TEXT-Fitch takes various rating actions on 8 DTC transactions

(The following statement was released by the rating agency)

Oct 01 - Fitch Ratings has taken various rating actions on eight DTC transactions. The agency upgraded three classes, affirmed 40 classes, resolved Rating Watch Negative (RWN) on nine classes and is maintaining another three classes on RWN. A full rating breakdown is provided at the end of this commentary.

The upgrades of the class E notes of DTC Four, DTC Five and DTC Six reflect growth in credit enhancement (CE) levels. Also, the affirmations of 40 classes reflect Fitch's view that available CE levels are sufficient to support the current ratings.

The resolution of the RWN reflects Fitch's view that the affected classes have sufficient protection from their available liquidity mechanism and CE levels against their exposure to one ineligible Japanese counterparty as account bank ('A-'/Stable/'F1') in the respective transactions. The rating action comes after Fitch has completed its analysis, in which it assumed there has been no replacement of the account bank. For more information on the RWN, see "Fitch Places 24 Japan SF Tranches on RWN Due to Ineligible Counterparties", dated 22 August 2012.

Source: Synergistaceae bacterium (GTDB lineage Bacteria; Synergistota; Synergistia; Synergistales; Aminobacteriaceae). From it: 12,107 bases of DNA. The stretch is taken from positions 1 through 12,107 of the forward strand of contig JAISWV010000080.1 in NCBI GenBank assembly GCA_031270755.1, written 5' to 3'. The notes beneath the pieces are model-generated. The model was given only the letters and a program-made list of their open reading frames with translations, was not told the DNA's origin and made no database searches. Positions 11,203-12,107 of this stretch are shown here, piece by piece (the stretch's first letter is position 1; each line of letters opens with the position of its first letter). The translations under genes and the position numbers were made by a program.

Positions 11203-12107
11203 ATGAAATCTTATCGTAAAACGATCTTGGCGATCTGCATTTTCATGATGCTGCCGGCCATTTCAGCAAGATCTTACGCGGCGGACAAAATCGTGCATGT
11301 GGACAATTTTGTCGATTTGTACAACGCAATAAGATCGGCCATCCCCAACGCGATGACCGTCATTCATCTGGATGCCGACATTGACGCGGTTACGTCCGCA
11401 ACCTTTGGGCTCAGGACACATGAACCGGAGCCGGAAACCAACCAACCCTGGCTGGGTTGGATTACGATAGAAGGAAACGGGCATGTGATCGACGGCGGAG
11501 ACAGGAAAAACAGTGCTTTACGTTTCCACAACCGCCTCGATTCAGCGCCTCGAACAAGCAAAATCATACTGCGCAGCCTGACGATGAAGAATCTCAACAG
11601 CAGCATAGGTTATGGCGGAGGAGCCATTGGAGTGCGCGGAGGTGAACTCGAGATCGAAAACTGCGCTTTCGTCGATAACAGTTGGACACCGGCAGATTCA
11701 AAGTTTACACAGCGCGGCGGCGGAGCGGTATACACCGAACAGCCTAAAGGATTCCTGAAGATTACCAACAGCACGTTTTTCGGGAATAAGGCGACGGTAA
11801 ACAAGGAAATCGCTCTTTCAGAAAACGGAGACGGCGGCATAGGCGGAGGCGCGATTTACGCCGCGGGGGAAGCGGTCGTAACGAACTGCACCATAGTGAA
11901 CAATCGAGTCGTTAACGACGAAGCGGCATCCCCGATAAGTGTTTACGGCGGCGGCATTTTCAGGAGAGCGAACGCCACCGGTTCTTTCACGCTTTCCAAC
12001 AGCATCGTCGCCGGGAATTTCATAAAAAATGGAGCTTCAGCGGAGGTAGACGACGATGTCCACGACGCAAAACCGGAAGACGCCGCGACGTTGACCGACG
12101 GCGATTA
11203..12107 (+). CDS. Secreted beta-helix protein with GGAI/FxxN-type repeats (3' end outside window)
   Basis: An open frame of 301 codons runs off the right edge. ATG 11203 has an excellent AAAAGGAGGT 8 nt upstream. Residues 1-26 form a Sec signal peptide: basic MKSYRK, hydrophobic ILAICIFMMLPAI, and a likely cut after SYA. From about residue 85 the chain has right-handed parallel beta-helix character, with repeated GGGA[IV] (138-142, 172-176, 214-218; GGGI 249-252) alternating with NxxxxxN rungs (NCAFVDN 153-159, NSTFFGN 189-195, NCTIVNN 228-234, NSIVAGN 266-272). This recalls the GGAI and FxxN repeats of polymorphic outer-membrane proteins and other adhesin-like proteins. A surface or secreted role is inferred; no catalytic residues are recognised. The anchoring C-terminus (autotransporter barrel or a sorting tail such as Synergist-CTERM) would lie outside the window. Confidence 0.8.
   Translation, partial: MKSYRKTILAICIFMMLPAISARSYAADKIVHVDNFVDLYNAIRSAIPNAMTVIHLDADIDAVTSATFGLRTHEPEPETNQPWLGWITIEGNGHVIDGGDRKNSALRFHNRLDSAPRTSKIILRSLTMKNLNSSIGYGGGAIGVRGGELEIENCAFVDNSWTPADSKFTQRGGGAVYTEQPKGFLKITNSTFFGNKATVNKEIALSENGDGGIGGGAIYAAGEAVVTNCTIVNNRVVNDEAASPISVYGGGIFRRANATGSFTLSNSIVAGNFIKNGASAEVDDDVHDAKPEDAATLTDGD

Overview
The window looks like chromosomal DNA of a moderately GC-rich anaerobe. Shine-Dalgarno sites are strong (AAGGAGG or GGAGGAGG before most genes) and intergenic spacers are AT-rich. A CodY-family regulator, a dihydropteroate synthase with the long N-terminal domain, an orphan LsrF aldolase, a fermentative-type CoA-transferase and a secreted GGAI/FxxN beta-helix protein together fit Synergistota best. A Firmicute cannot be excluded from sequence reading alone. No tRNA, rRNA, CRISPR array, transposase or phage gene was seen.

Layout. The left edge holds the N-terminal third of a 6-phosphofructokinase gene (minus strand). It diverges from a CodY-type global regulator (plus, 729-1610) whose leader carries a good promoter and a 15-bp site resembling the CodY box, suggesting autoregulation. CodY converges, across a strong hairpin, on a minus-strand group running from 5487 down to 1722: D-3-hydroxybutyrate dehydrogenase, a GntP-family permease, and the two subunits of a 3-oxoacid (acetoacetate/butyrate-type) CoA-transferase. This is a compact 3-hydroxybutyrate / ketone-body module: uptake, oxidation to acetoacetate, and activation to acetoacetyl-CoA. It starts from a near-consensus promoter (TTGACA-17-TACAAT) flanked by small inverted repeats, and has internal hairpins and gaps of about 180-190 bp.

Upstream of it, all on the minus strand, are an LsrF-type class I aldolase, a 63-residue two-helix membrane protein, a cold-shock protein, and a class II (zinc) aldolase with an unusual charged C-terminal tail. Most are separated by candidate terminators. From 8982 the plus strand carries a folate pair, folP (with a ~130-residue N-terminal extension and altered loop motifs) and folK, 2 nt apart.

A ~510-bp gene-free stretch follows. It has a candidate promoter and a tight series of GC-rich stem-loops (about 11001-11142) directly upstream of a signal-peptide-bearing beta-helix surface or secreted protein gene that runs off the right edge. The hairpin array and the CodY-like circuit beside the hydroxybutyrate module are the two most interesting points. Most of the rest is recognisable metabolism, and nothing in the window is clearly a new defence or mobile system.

Fitch is maintaining the RWNs on DTC Three and DTC Eight to reflect their weaker liquidity protection relative to the other transactions. Unlike other transactions, these two deals have been left with no advancing agent since the bankruptcy of Lehman Brothers Japan Inc. in September 2008. Therefore, the current liquidity enhancement for these transactions may not be sufficient to support their 'AAAsf' stress scenario. Fitch will continue to monitor the progress of remedial action by the transaction parties and review the RWN status within two months.

The newly revised Positive Outlook on the class B and C of DTC Two reflects improved CE levels. Although similar improvement has been observed in DTC One and Three, Fitch has not changed the Outlook, due to relative weakness of these two transactions. DTC One has a smaller number of loans in the underlying pool compared with other transactions, leading Fitch to assume greater performance volatility in higher rating stress scenarios. For DTC Three, the absence of an advancing agent has left its liquidity protection relatively weaker than other transactions.

All of the transactions are securitisations of mortgage loans backed by multi-family apartment properties. The master lease structure in place contributes to stable loan performance and for each of the eight transactions, delinquencies and defaults have been limited to date. Fitch expects this trend to continue.

Fitch considers that the cash flow performance of the underlying properties has been moderately below the agency's initial assumptions due to a decline in rent income. This has led to an increase in net loss assumption from each underlying pool in stressed scenarios. However, this has been offset by improved CE levels.